Alongside this guidance, Treasury is releasing an Affordable Housing How-To Guide, a simplified summary of SLFRF guidance on affordable housing and examples of how recipients can layer funds with federal resources.
Details for webinar briefings on the final rule FAQs, including one specifically on the topic of affordable housing development, will be forthcoming in the following weeks. Treasury will update the final rule FAQs periodically in response to questions received from stakeholders. For overall information about the program, please see The State and Local Fiscal Recovery Funds website. For general questions, please email SLFRF@treasury.gov.
Program Guidance 2022-01– Income Limits for the IHBG program under the Native American Housing Assistance and Self-Determination Act of 1996 (NAHASDA)
This guidance replaces Program Guidance 2021-01 and provides the latest Housing and Urban Development (HUD) Income Limits applicable to the Indian Housing Block Grant (IHBG) program.
Notice PIH 2022-15: Federal Financial Report – Standard Form 425
This notice provides updated information to Indian tribes, tribally designated housing entities (TDHEs), and the Department of Hawaiian Home Lands (DHHL) on the reporting requirements for the Federal Financial Report (FFR) – Standard Form 425 (SF-425). This notice supersedes Program Guidance 2014-07 and 2015-04, as well as any conflicting guidance with respect to SF-425 forms in all, applicable program Notices and applicable program NOFOs.
Effective Immediately – starting with the period ending 06/30/2022, for the most part, grantees will only submit one SF-425 per open grant at the end of the grantee’s program/fiscal year. Exception: Grantees approved to invest IHBG formula program funds will continue to submit quarterly SF-425s on IHBG formula grants (55IT/IH) whether you are actively investing or not. ROSS grants will continue to follow the current reporting schedule. Please contact ROSS-PIH@hud.gov with any questions related to ROSS financial reporting.
IMPORTANT: To the extent the terms and conditions of the Federal award (i.e., the Funding Approval/Agreement—Form HUD 52734-A or B, the Notice of Funding Availability (NOFA), or the Notice of Funding Opportunity (NOFO)) require a frequency of SF-425 submissions that conflicts with the provisions of Notice PIH 2022-15, ONAP intends to refrain from enforcing those conflicting terms and conditions of the Federal award SF-425 submission requirements if the grantee follows the requirements of Notice PIH 2022-15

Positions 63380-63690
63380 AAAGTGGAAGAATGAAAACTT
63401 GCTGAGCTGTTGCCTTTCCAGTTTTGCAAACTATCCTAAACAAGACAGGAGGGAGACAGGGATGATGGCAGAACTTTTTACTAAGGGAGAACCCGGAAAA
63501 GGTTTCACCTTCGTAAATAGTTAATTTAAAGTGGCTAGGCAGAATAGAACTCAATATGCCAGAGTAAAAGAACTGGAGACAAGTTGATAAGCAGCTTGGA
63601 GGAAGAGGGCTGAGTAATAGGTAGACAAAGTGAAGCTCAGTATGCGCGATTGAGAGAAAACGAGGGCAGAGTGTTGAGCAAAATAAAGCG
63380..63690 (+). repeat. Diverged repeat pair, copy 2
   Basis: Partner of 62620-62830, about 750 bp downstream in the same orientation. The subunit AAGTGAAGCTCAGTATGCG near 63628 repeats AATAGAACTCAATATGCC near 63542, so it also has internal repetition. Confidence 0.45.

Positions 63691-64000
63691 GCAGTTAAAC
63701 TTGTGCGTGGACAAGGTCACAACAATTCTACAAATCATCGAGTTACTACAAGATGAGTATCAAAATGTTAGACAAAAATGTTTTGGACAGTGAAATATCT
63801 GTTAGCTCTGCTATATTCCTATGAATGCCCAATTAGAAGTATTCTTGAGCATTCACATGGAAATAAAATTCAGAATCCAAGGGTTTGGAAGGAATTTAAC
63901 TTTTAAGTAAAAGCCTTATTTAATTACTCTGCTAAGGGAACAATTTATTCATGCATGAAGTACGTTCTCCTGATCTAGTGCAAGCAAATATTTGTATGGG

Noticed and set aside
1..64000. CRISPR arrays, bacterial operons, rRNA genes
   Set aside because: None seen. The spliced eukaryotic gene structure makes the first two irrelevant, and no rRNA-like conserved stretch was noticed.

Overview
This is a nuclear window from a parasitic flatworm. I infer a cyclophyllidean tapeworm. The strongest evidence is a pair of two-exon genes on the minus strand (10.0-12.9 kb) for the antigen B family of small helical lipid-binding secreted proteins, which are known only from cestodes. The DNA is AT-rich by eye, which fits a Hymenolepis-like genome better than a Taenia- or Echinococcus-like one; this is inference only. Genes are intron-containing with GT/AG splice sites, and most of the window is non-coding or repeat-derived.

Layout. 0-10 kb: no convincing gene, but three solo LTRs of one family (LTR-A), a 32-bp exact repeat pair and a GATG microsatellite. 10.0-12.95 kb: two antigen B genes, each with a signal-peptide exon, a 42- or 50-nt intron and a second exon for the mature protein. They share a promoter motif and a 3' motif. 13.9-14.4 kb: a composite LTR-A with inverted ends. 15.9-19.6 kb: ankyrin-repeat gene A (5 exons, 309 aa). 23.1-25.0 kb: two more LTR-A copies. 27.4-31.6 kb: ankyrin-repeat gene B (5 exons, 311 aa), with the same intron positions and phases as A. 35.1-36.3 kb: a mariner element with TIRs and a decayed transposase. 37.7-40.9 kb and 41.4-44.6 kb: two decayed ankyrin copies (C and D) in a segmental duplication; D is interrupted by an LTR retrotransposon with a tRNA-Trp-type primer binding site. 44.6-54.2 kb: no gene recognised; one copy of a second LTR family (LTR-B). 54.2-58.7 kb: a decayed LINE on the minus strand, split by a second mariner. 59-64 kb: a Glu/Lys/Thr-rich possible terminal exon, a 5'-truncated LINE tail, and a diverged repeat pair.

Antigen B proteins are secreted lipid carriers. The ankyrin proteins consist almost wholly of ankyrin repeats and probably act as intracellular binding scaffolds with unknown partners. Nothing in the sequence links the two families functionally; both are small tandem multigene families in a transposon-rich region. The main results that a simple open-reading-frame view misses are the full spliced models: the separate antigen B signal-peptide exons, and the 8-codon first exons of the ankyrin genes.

Notice PIH 2022-16: Total Development Cost (TDC) for Affordable Housing Under the Native American Housing Assistance and Self-Determination Act of 1996 (NAHASDA)
Section 184/184A Home Loan Guarantee Newly Published Resources
Dear Lender Letter 2022-04- The purpose of this Dear Lender Letter (DLL) is to update the maximum loan limits for the Section 184 Indian Home Loan Guarantee (Section 184) program and Section 184A Native Hawaiian Home Loan Guarantee (Section 184A) program.
Dear Lender Letter 2022-03– The purpose of this Dear Lender Letter (DLL) is to amend some of the review and re-review requirements in DLL 2022-01 and to make a technical update to the First Legal Action and Reasonable Diligence time frames for Borrowers exiting a COVID-19 Forbearance.
Process for Amending ICDBG-CARES and ICDBG-ARP Grants
HUD published Notice PIH 2022-12 provides Indian Community Development Block Grant Imminent Threat Coronavirus Aid, Relief, and Economic Security Act (ICDBG-CARES) and Indian Community Development Block Grant-Imminent Threat American Rescue Plan Act (ICDBG-ARP) grantees with instructions on how to request amendments to their existing grants. This notice establishes the amendment process for ICDBG-ARP grants and modifies the amendment process for ICDBG-CARES grants, replacing PIH Notice 2021-06 “Process for Amending ICDBG-CARES Grants”.